Fresh off of his debut as an actor in VH1’s The Breaks, rapper and radio personality Torae today [January 15, 2016], releases his latest project, Entitled.
The Coney Island native dropped a full length album last year, collaborating with Skyzoo. He’s since kept busy in the studio readying his solo work, as well as hosting duties with SiriusXM’s Hip Hop Nation channel six days a week.
Entitled is his first solo project in four years, and lyrically explores the world that inspired the album in several ways conceptually throughout the 16-track project.
Torae’s album is solid from top to bottom and is pieced together with production from Jahlil Beats, DJ Premier, Pete Rock, Khrysis, Nottz and Apollo Brown. Vocally, guests were carefully selected with Saul Williams and Pharaohe Monch to help round out the project.
With two of the tracks, “Get Down” and “Let ‘Em Know” receiving the visual treatment thus far, Torae expresses the ways in which he is entitled to keep pushing forward, with his passion for Hip Hop propelling his career forward no matter what happens.
“I ain’t here for playing around, I wear the crown,” he raps on “Crown,” which features 3D Na’tee and is one of many lines that showcase how Tor isn’t going anywhere but onward and upward.
While crafting the album wasn’t a conscious objective, Torae’s tracks came together organically and before he knew it, he already had six or seven tracks recorded and took things from there. We got up with Tor in advance of his release to talk about the album, which saw a successful boost from Kickstarter, how he got connected with Saul Williams and what’s up next for 2016.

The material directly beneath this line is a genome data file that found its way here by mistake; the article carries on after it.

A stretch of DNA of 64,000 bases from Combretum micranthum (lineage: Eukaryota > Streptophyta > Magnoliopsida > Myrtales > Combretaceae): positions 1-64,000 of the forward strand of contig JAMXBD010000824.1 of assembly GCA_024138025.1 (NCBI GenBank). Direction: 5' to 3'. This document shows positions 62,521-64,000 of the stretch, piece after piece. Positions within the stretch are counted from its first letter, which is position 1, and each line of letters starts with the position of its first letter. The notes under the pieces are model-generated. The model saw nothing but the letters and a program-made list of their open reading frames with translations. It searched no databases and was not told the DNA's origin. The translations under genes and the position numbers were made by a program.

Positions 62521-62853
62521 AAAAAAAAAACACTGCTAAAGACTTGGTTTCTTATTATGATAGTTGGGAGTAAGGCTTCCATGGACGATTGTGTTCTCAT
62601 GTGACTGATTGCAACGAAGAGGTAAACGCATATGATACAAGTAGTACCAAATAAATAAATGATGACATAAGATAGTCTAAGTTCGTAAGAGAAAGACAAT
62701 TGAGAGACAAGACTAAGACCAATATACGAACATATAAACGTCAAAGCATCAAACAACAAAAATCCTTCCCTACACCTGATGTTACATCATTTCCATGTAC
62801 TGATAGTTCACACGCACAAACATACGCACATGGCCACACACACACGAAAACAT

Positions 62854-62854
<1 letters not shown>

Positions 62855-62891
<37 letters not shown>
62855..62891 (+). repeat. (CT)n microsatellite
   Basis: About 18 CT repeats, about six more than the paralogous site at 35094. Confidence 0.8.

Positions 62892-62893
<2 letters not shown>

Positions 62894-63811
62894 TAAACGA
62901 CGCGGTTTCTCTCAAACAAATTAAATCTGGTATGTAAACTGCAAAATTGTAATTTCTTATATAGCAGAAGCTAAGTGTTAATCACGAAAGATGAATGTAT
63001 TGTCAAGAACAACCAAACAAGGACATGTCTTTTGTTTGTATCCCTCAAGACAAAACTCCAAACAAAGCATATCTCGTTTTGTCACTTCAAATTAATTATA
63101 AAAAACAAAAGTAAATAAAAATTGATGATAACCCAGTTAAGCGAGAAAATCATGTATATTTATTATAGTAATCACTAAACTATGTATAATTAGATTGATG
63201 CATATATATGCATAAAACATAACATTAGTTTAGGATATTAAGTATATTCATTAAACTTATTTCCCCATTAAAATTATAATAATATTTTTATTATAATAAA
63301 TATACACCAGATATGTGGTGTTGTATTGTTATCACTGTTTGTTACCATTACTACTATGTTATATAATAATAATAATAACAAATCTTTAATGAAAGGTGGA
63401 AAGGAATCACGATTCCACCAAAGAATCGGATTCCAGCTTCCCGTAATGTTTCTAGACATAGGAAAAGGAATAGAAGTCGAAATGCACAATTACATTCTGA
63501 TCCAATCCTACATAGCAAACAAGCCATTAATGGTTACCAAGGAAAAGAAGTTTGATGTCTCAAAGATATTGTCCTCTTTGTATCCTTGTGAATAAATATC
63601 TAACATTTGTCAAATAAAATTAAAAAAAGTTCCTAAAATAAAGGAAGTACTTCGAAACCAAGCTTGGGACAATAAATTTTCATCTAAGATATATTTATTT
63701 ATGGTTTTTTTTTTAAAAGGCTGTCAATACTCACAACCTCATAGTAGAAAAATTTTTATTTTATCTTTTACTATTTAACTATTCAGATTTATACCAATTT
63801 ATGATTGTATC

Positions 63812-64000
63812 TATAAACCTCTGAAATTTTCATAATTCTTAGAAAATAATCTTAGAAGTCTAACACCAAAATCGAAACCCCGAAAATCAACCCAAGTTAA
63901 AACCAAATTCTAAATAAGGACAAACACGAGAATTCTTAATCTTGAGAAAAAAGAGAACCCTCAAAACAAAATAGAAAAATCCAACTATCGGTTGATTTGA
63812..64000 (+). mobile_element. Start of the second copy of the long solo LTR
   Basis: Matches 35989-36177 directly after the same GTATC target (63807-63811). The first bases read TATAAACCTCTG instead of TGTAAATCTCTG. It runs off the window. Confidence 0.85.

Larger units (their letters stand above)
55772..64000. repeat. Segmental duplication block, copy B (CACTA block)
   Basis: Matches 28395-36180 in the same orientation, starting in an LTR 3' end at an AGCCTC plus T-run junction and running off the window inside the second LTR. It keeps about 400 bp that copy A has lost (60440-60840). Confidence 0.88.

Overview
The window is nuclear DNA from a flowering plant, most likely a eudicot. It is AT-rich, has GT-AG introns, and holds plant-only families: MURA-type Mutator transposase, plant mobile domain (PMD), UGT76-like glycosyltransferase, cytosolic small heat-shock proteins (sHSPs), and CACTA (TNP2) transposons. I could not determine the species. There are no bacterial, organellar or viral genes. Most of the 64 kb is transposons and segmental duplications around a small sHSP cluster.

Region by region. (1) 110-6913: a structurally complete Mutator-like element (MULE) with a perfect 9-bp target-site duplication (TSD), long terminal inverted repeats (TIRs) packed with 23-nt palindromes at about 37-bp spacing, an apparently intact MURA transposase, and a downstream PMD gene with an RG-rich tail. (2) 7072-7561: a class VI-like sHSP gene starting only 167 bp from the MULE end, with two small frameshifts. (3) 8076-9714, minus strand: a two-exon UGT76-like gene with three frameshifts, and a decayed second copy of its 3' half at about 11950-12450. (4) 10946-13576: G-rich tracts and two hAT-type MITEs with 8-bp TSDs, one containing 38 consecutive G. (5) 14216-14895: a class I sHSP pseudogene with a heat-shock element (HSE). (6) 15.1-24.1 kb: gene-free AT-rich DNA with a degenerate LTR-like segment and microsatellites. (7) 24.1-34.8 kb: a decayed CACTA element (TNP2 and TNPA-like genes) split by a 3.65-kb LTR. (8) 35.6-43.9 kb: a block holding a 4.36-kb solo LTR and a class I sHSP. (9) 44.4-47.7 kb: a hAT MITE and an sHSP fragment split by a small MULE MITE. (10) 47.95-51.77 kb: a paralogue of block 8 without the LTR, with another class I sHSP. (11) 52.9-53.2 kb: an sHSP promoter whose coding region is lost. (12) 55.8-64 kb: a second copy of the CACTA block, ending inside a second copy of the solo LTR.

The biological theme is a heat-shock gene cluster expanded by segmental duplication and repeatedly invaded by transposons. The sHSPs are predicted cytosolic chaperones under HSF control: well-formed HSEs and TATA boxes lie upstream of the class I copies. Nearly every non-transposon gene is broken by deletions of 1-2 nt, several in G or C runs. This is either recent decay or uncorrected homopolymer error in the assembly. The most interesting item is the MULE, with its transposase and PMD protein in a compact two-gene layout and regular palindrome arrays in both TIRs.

The Source: Besides the appeal of financial support, what made you decide to embrace Kickstarter as a platform for this project? Since you met your backing goal, we’re curious, how those Skype sessions and in-home listening sessions went, and if people got really creative with the “create your own reward” option.
Torae: In all honesty, the financial support wasn’t a big factor. I could’ve just as easily, or perhaps even easier, just signed with an indie label and got that as an advance. For me, the Kickstarter was about analytics. Seeing what level of support each backer would choose. There’s the “I’m just going to buy the album” supporter at $10 versus the “come to my home” supporter at $500+. Once you can separate who’s who, you can know how to market to them. Of course, the $10,000 was great, but I had put triple that into the album before we launched the Kickstarter campaign.
As far as the Skype sessions, I still have some to go, but they’ve been cool thus far. For the home listening party, we made it a real party. Balloons, pizza, vodka, the whole deal. That was a lot of fun for me. Hopefully Hank and his homies enjoyed it as well. The ‘create your own’ rewards ideas were pretty civil overall. I got a couple indecent proposals I had to respectfully decline.
Do you think entitlement in rap these days is directly related to artists having access to outlets/artists through social media? Did experiencing entitlement inspire you to want to change the connotation of the word, if so how? Do you have any advice to upcoming artists hoping to spread their music in 2016?